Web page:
Final Portrait

By adults for adults, a charming labour of love.

6b1f8cd0ba539c061387e18ed33087a514627120* * * (out of five)

This modest, extremely charming labour of great love from writer/director Stanley Tucci is certainly not intended for anyone who simply can’t wait for the next Transformers. But if you’re interested in Paris, art, the 1960s or any combination, it may be right up your alley.

Without looking it up, I’m going to bet the screenplay was based on a New Yorker article, or, at a pinch, one in Vanity Fair.* It’s certainly a true story, written by James Lord (Arnie Hammer), telling of his time posing for a painted portrait by Alberto Giacometti, who was most revered – and well known – for his elongated, spindly and highly evocative sculptures. Giacometti is played by Geoffrey Rush, adding to his impressive body of real-life subjects, in the patented Rush style – eccentric, twitchy, arms and hands flapping weirdly below the belt – which may be familiar, but is Rush’s alone, and is usually welcome and suitable, as it is here.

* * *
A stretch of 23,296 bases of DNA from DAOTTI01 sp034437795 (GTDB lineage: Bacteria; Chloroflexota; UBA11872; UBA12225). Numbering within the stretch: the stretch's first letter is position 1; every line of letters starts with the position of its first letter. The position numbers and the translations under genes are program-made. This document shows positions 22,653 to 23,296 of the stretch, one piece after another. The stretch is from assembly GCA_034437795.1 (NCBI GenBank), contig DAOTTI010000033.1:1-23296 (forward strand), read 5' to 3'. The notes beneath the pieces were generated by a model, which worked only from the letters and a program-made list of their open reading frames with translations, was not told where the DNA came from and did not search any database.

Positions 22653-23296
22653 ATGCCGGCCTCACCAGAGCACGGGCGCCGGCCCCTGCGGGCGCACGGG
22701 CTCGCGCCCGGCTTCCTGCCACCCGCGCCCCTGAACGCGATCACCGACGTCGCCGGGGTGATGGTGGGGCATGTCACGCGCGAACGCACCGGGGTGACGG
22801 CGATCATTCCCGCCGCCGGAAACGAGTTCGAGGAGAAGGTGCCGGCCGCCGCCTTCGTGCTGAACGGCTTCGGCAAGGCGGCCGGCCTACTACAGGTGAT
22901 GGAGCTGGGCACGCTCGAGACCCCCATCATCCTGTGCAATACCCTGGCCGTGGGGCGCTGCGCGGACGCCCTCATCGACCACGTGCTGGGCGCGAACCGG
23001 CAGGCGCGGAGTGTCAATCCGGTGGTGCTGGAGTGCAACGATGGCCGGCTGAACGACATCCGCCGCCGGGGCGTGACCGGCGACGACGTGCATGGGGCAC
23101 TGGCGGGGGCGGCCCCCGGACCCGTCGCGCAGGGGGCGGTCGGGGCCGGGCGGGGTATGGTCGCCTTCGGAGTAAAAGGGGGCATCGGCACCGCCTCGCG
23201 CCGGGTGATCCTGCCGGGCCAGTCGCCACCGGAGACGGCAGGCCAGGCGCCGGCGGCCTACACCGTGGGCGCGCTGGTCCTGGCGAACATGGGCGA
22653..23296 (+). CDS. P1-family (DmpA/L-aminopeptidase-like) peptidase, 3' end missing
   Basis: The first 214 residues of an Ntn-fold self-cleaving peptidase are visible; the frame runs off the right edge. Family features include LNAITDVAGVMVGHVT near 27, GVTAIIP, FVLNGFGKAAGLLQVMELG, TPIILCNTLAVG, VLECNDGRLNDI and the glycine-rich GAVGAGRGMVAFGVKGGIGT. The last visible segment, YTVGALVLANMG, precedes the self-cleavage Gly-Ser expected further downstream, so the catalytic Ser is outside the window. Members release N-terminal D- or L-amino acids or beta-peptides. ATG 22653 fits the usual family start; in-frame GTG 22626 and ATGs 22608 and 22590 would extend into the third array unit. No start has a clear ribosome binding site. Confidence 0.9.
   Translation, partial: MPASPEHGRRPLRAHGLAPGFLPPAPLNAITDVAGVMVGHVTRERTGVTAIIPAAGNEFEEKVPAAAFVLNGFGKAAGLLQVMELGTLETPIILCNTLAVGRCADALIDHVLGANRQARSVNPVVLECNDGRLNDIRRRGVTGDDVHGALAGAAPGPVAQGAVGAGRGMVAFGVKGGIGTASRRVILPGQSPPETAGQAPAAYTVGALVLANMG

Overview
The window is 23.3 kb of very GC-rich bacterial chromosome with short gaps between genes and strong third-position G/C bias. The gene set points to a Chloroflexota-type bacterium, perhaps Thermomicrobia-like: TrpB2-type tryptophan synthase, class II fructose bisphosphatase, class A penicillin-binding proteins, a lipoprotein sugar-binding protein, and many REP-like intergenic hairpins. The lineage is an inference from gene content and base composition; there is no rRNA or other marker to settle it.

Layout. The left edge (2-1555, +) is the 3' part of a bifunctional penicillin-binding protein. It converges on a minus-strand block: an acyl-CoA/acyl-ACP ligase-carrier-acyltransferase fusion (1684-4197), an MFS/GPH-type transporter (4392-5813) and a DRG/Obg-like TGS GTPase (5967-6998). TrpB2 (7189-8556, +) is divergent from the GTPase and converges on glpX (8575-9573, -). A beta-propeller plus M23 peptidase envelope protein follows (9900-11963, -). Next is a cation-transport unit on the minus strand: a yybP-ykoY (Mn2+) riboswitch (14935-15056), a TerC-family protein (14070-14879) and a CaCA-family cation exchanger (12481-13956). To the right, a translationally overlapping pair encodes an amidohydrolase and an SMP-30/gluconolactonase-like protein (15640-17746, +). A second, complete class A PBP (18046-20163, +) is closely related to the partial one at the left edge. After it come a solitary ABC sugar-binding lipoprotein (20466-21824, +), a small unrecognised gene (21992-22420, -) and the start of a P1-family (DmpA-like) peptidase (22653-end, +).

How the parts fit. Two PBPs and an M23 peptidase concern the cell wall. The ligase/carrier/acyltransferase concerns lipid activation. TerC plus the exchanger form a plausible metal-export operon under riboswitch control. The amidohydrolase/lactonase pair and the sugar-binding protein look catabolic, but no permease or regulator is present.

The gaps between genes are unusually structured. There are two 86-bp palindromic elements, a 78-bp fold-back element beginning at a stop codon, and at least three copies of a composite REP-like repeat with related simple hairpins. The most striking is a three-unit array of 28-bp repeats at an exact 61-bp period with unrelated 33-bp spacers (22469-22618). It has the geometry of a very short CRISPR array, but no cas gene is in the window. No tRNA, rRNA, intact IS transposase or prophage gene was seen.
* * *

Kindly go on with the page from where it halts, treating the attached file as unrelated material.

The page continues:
Giacometti’s famous studio in Paris is recreated with utmost precision in all its dusty, monochromatic, chaotic glory, unfinished sculptures standing around like spooky guests at a very surreal cocktail party. Occasionally artist and subject will venture out, to a cafe, bistro or for a walk in the local cemetery. All will make you want to book a ticket – and if possible, a time machine – to Paris, stat.

The film has the easy-going, thoroughly tasteful and polite generosity of New Yorker profiles, eschewing conflict for character. The only real drama involves Lord having to constantly delay his return to New York because Giacometti keeps prolonging the process. Seen from our perspective today – and seeing the lovely film that has resulted – it feels like a very first-world problem. Lord, essentially, has an inspiring, fascinating and occasionally frustrating time with Giacometti, as do we.

* I lost my bet. James Lord actually wrote a book, A Giacometti Portrait.

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